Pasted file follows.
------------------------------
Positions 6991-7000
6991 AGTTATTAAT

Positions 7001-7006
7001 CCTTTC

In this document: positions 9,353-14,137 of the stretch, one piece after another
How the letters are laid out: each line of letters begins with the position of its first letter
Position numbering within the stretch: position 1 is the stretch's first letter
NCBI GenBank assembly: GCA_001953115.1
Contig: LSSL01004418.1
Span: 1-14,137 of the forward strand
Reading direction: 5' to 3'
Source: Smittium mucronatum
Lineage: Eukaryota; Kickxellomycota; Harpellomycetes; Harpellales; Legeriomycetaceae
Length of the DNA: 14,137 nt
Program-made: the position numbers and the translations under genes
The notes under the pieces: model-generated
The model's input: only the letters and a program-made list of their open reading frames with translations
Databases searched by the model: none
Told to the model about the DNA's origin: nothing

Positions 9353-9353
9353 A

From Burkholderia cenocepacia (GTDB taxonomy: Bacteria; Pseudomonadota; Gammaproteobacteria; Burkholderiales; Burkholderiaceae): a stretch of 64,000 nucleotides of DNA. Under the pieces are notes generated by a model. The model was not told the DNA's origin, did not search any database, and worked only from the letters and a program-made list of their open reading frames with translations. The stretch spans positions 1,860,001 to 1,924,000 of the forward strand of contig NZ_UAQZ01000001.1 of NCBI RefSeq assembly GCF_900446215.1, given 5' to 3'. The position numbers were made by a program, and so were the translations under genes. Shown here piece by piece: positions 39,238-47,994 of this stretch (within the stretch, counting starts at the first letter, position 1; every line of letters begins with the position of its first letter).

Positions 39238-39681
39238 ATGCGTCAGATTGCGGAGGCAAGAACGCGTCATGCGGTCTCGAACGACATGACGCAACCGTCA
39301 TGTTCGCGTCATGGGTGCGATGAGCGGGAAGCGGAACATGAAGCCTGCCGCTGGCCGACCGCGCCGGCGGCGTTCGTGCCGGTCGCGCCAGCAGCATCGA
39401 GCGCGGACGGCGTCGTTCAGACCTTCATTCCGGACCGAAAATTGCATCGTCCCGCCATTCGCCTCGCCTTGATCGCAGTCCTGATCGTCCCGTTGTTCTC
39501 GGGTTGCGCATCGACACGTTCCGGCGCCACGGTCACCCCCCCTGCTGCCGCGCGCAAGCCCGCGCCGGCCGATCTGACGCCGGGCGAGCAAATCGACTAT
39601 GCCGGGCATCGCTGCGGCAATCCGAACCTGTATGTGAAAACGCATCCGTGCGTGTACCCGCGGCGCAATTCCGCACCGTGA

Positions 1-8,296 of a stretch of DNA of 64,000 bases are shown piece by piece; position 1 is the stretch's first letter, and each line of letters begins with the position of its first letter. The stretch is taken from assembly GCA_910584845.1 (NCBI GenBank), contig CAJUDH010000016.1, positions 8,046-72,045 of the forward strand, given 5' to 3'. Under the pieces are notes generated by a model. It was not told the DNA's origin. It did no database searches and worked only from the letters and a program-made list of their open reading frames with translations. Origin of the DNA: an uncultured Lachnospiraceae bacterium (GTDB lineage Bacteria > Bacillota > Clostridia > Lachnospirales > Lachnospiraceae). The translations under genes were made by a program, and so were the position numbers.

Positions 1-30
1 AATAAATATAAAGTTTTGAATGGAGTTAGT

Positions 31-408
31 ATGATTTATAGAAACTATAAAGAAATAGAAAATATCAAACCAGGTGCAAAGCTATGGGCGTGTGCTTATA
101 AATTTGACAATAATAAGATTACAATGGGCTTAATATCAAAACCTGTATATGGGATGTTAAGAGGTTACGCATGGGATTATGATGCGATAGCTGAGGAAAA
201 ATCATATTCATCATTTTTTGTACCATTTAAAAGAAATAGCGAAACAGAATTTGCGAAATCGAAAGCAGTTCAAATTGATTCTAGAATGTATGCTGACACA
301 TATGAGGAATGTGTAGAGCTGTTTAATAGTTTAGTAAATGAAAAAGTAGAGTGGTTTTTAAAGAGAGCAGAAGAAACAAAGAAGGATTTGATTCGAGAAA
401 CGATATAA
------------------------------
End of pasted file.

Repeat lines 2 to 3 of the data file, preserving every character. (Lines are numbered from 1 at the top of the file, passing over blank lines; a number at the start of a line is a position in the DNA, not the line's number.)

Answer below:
6991 AGTTATTAAT

Positions 7001-7006